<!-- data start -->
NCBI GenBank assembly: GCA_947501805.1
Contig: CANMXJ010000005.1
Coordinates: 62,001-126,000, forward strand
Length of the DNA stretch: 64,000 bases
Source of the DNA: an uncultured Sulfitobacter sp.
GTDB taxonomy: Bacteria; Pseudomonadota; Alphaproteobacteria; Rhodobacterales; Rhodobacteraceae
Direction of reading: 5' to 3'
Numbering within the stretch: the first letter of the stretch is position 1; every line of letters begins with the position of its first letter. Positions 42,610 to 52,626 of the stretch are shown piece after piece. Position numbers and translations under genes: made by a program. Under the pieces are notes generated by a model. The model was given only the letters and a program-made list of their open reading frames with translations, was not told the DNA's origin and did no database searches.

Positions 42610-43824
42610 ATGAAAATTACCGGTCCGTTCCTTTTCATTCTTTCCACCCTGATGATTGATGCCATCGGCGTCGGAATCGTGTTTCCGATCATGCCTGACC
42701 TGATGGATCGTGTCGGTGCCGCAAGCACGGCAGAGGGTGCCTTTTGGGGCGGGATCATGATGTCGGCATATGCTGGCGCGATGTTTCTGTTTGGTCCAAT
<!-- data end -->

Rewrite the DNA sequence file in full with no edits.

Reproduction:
NCBI GenBank assembly: GCA_947501805.1
Contig: CANMXJ010000005.1
Coordinates: 62,001-126,000, forward strand
Length of the DNA stretch: 64,000 bases
Source of the DNA: an uncultured Sulfitobacter sp.
GTDB taxonomy: Bacteria; Pseudomonadota; Alphaproteobacteria; Rhodobacterales; Rhodobacteraceae
Direction of reading: 5' to 3'
Numbering within the stretch: the first letter of the stretch is position 1; every line of letters begins with the position of its first letter. Positions 42,610 to 52,626 of the stretch are shown piece after piece. Position numbers and translations under genes: made by a program. Under the pieces are notes generated by a model. The model was given only the letters and a program-made list of their open reading frames with translations, was not told the DNA's origin and did no database searches.

Positions 42610-43824
42610 ATGAAAATTACCGGTCCGTTCCTTTTCATTCTTTCCACCCTGATGATTGATGCCATCGGCGTCGGAATCGTGTTTCCGATCATGCCTGACC
42701 TGATGGATCGTGTCGGTGCCGCAAGCACGGCAGAGGGTGCCTTTTGGGGCGGGATCATGATGTCGGCATATGCTGGCGCGATGTTTCTGTTTGGTCCAAT